Centering Indigenous Youth Leadership in Los Angeles County, California
Anahuacalmecac International University Preparatory of North America (“AIUP”) with the Gabrielino-Shoshone Nation of Southern California reclaimed 12 acres of Land in Otsuunga (El Sereno) where the Chief Ya’anna Vera Rocha Regenerative Learning Village and Tuatukar EcoCultural Center for Indigenous Resurgence (“Ya’anna Village”) will be established. Reclaiming Land includes language, traditional ecological knowledge, songs, culture, and the autonomy to determine access to the Land in a city planning structure that polices and denies community access to even unsold, undeveloped “plots” of Land. The Natural History Museum of Los Angeles County will work alongside AIUP to learn how Ya’anna Village can support Black, Indigenous, and People of Color (BIPoC) youth in Los Angeles by hosting two gatherings at the museum, as well as supporting community science-based data gathering for use by students and the Gabrielino-Shoshone Nation in educational content and evaluation of Indigenous Land Stewardship in urban areas. The first gathering (September 2023) will form youth working groups that will create proposals for research and stewardship of the Ya’anna Village with the support of staff and other mentors. The second gathering, the 2024 Indigenous Youth Summit, will include more youth voices from L.A. County to further develop proposals.”

Youth Leading on Mental Health and Social Media in Portland, Oregon
“Today’s youth are facing an unprecedented crisis of mental health. Simultaneously, youth are engaging with social media at unprecedented rates and in unprecedented ways. To better understand these intersectional issues, the Oregon Museum of Science and Industry and Self Enhancement Inc., a community-based organization supporting African Americans and others living in poverty, are collaborating on a youth-led, participatory research project wherein youth a) identify their most pressing questions related to mental health and social media; b) research those questions in the context of their own community using qualitative, multimedia-based methods (e.g. photo-voice, video-voice or similar); and c) share their findings via a youth-developed, multimedia product of their choosing (e.g., short film, social media campaign, photography exhibit, etc.). We anticipate that this project will reveal localized solutions that promote mental health and positive social media engagement for SEI students, their peers, and community. Youth will share these solutions via their multimedia products with their community and beyond, through digital and/or in person venues that they deem relevant (e.g., social media, website, exhibit gallery, etc.).”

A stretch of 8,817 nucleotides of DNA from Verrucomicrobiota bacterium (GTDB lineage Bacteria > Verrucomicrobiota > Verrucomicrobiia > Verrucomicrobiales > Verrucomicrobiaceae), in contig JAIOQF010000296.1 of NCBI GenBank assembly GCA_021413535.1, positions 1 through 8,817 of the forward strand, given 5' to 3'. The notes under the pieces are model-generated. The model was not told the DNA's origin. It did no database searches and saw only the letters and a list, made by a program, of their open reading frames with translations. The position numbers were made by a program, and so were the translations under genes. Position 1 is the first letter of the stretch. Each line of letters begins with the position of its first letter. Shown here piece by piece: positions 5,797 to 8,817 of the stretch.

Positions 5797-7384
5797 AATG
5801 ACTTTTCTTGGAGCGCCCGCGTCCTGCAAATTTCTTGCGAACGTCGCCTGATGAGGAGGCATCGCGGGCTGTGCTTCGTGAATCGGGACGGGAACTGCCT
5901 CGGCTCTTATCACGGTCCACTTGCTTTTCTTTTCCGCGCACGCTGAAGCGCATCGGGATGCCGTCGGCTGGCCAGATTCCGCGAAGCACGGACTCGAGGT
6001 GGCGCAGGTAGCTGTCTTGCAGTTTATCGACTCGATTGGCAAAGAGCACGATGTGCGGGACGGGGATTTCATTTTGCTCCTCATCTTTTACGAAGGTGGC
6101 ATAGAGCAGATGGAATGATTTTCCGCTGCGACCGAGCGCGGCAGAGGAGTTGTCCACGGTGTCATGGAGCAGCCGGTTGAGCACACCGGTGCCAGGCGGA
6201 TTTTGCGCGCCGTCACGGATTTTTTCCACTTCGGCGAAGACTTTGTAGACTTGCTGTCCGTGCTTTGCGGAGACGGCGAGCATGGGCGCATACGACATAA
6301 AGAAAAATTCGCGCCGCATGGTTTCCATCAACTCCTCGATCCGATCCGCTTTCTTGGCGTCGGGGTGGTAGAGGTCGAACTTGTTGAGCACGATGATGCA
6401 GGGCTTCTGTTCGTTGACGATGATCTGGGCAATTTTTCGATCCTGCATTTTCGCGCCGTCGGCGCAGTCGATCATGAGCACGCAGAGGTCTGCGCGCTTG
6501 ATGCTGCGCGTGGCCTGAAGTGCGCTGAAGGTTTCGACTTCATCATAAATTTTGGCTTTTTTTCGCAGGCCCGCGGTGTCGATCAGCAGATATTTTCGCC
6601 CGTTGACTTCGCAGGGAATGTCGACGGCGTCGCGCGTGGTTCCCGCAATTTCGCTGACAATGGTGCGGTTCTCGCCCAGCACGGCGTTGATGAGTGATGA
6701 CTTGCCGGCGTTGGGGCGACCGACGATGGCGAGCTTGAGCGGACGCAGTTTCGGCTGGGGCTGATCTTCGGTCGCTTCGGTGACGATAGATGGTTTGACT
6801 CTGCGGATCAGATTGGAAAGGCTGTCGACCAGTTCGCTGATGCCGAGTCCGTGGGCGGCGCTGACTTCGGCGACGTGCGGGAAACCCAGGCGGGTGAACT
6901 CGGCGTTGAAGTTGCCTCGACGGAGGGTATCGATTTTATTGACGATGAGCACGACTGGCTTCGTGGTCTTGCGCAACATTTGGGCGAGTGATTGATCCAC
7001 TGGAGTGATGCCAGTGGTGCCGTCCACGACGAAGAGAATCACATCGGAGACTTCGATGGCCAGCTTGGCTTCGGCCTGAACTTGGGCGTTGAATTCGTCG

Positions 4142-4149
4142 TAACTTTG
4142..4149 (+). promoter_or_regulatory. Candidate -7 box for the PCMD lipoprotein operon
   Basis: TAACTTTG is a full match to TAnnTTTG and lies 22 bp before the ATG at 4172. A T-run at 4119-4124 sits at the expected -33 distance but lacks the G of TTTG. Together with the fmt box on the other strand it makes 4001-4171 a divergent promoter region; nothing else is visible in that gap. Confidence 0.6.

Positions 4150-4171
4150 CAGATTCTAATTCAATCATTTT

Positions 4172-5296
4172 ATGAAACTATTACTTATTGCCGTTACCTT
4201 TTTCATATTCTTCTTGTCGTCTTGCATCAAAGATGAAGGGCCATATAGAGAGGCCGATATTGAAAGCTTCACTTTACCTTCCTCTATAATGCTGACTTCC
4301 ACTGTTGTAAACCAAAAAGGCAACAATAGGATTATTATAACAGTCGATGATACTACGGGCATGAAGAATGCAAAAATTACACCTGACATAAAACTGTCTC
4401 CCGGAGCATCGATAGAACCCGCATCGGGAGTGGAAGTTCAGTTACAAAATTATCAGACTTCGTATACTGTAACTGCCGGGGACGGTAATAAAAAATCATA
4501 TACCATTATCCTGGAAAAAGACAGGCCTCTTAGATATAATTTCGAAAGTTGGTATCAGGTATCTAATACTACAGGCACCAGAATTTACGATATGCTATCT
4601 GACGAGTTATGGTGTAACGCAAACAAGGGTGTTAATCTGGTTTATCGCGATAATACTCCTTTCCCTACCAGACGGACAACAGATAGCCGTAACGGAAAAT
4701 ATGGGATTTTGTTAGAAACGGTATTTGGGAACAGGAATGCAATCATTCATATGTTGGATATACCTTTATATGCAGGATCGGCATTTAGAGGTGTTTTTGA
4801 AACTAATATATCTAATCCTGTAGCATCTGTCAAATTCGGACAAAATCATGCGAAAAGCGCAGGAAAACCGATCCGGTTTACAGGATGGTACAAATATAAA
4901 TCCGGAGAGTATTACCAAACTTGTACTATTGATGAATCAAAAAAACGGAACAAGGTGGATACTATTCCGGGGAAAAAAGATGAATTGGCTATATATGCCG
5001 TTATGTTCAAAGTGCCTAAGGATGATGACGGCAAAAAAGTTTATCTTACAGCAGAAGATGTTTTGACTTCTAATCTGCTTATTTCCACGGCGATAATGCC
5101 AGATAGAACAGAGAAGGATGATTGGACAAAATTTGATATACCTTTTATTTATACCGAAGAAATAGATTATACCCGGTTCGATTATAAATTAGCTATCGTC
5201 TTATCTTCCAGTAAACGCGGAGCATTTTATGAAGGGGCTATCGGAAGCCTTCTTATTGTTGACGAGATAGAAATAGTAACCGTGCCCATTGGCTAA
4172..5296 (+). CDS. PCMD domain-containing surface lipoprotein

Researching Avian Flu in the Adirondack Region of New York
“Highly Pathogenic Avian Influenza (HPAI) has potentially devastating effects on domestic and wild animal populations, however, limited data exists on the exact scope of the problem. The Wild Center and Cornell Cooperative Extension, a dynamic education system connecting Cornell University’s research with regional and county-based educators and partners across New York, have partnered to develop a citizen science project leveraging research institutions and engaged citizen populations to increase collection of relevant data related to HPAI. The collaboration between local researchers and community citizen scientists will create a program and template for easy scalability and replicability beyond the Adirondack region. The project will increase awareness and scope of HPAI to community stakeholders; develop and strengthen community partnerships; and serve to understand the spread and impact of HPAI and other future diseases.”

We look forward to seeing the grantee teams carry these plans forward in an effort to make positive differences in their communities. For more information on future professional development tools, capacity-building awards, and networking opportunities, visit the Community Science Initiative website. To learn more about future funding opportunities, join our interest list.

We extend a special thanks to our partners at the Gordon and Betty Moore Foundation for providing funding for this program.

Gordon and Betty Moore Foundation